Dublin Vicar Street
26th October, 2006

View: balcony, centre

Some members of Lambchop formed Hands Off Cuba, who played a curious support slot (20 minutes of indulgent ambient soundscapes) before the rest of the band joined them to warm (and relieved) applause. Five floating and hanging illuminated balloons hosted video footage throughout and, although bordering on pretentious, it drew visual focus from the unanimated band and anti-hero lead singer. Kurt Wagner’s over-emphatic enunciation is distinctive, difficult, but ultimately rewarding. His often incomprehensible drawl invites the listener to hang on his every intonation. The electrifying new album, Paper Back Bible, formed the backbone to a haunting evening of song. Often the lyrics were simplistic, but never hackneyed (unlike the jokes!). Even the banal My Blue Wave sounded exciting, and Nashville Parents proved popular. The intricacy and lingering beauty of New Cobweb Summer sent a shiver down the spine, while the highlight was The Decline Of Country And Western Civilization – a sly concession to their provincial roots, a heritage they’ve masterfully outgrown.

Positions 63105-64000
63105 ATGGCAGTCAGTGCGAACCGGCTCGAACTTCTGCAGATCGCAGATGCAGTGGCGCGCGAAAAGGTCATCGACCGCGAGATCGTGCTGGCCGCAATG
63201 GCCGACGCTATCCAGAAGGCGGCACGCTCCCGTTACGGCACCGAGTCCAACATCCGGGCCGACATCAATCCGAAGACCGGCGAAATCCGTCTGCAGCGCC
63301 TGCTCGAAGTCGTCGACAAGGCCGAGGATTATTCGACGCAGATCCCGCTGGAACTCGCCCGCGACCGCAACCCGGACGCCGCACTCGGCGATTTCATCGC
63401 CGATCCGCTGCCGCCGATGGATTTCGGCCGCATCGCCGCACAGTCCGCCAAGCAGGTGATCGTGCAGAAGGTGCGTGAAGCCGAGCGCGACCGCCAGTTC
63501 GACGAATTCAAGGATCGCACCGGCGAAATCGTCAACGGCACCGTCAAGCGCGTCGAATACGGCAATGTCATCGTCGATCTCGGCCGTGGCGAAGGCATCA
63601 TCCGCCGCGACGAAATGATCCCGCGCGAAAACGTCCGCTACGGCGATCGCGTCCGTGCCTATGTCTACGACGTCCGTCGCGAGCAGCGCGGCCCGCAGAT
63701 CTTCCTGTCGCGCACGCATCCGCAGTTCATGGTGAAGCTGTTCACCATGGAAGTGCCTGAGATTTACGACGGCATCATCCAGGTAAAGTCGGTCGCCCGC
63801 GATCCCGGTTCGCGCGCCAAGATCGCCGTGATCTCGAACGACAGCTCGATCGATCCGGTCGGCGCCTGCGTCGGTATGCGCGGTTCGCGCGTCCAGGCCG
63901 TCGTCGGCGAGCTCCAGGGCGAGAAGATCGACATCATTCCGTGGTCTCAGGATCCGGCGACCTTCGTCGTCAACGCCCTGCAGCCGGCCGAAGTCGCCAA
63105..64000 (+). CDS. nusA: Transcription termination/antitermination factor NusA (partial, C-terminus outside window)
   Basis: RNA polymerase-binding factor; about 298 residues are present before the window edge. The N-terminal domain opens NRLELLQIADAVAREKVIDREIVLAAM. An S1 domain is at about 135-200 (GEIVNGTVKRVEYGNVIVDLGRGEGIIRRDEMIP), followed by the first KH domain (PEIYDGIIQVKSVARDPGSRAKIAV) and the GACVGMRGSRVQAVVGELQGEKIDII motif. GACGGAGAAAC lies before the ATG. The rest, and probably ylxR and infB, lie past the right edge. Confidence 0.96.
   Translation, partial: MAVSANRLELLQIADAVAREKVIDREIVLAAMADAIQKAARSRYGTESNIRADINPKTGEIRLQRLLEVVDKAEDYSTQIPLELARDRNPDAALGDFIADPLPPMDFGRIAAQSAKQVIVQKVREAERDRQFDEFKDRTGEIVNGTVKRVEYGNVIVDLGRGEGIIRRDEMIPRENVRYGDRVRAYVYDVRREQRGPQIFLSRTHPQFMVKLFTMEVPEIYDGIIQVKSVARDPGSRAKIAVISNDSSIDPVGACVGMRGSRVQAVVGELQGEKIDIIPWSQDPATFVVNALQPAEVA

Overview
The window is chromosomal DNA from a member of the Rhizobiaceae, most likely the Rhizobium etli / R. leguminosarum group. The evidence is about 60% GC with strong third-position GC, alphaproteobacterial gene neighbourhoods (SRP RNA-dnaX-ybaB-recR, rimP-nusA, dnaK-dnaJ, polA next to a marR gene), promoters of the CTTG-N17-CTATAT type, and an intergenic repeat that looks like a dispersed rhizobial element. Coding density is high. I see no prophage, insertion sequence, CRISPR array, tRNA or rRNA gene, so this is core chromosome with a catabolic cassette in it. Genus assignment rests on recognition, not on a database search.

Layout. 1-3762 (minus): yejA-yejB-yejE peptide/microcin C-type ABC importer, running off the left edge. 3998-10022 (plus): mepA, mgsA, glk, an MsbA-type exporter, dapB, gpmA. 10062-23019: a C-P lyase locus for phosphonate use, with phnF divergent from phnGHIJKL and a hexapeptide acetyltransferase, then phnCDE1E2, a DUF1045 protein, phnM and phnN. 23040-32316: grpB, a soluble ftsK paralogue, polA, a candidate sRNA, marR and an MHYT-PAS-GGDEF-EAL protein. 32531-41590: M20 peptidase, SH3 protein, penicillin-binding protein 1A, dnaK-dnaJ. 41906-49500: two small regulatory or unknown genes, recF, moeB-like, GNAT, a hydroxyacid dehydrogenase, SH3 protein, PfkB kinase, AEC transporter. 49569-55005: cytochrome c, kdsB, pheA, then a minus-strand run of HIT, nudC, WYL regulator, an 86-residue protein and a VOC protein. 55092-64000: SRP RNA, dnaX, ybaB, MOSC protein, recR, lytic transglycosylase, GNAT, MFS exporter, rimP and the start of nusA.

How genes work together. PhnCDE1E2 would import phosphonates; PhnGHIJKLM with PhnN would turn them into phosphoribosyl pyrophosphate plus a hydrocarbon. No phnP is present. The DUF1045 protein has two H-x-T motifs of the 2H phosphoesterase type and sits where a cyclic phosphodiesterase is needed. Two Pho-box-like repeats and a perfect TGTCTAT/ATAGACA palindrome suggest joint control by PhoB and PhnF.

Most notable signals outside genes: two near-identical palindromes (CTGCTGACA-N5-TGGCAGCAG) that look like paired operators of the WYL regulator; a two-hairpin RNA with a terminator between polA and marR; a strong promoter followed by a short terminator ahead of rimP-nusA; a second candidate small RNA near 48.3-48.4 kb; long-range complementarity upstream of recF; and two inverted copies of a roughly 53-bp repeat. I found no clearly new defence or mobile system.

Reviewed by James Masterson
<< Back to Issue 332

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